Wednesday, July 23, 2014

STEM STEM STEM--Maybe not the whole answer

Science Technology Engineering Math--this is now dubbed STEM. All the pols and pundits say we need more STEM grads.

According to the Census Bureau, though, three-quarters of those with a Bachelor's in a STEM field are not working in that field.

Yet, unemployment for STEM grads is lower that for the general population of workers--3.6% of those between 25 and 64 are out of a job, compared with 6.1% for the rest.

Yet--these are not necessarily working a STEM job. Engineers are most likely to be, but the supply of those is 50% more than the demand.

So what to do with this information? If you are gifted in a STEM area, pursue your passion. If it does not appeal, don't force it.

What do you think?

I still think it beats gender studies.

Tuesday, July 22, 2014

Don't be like fish

Be welcomed back...
Like fish, houseguests, the say goes, begin to stink in three days.

Lizzie Post. WSJ, July 17, 2014, has some tips for being a good and welcome guest.

People often go to the beach in summer--and their friends also want to go to the beach. So the guest thing jumps off.

First, don't bring steamer trunks of stuff--just the minimum. Ask ahead what activities might be planned.

If the hosts want to spend time with you, don't make a lot of other plans and run off every day.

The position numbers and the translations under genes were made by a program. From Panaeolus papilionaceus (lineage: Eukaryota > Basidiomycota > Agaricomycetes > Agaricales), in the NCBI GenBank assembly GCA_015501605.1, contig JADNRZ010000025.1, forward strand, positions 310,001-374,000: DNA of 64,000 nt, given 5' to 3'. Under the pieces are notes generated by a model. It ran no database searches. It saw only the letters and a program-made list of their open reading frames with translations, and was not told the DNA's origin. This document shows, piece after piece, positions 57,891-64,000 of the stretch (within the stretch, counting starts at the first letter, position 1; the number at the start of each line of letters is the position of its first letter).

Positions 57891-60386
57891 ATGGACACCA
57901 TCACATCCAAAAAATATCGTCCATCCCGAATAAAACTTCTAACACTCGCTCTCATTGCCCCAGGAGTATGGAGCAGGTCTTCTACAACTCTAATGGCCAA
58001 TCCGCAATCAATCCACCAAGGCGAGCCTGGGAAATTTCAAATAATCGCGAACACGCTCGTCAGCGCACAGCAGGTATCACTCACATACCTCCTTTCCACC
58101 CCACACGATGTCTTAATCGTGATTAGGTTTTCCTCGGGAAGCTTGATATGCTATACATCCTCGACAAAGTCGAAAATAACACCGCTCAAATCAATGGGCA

If you have special foods, bring those. Bring your own toiletries.

If the host has kids, offer to babysit one evening.

Bring an appropriate gift--if they don't drink much, don't bring wine and guzzle it down yourself. Maybe a coffee table book on a interest the host has. Or some soaps.

Offer to help--but some people don't want help, so catch the drift.

Also--tidy up and don't snoop!

Follow up with a thank you note. A note, not an email or text. Text--very gauche.

Once we stayed in a condo on the beach and somehow some sugar was on the table when we left--ants marched in. The condo owner was not amused. Good-bye condo!

Monday, July 21, 2014

Some more equal than others?

There has been buzz recently about women in Silicon Valley getting crude treatment from the little boy geniuses.

This is about perks, though. Rachel Feintzeig (WSJ, July 16, 2014), says the tech industry is famous for snacks, booze and free dry cleaning--but these perks are now being scaled back and not offered as often to sales people and non-developers.

Redfin, for instance, has both developers and real estate agents. The agents, used to commissions, love the perks such as big monitors and sushi lunches.

But now they are getting entitled--asking for gym memberships and the like.

If it were me, I would not expect the grape-peeling to last forever or to be for everyone.

In other words, code writers will be sushi biters and the rest will bring tuna from home.

Friday, July 18, 2014

Why we hoard

I hate fussing with the TV remote and happening on those sickening hoarder shows--tunnels cut through debris stacked high, roaches and rats.

But you can still hold on too long--short of that. I am a tosser--my daughter is a "might needer."

Melinda Beck, WSJ, July 8, 2014, helps us categorize our neuroses hoarding-wise.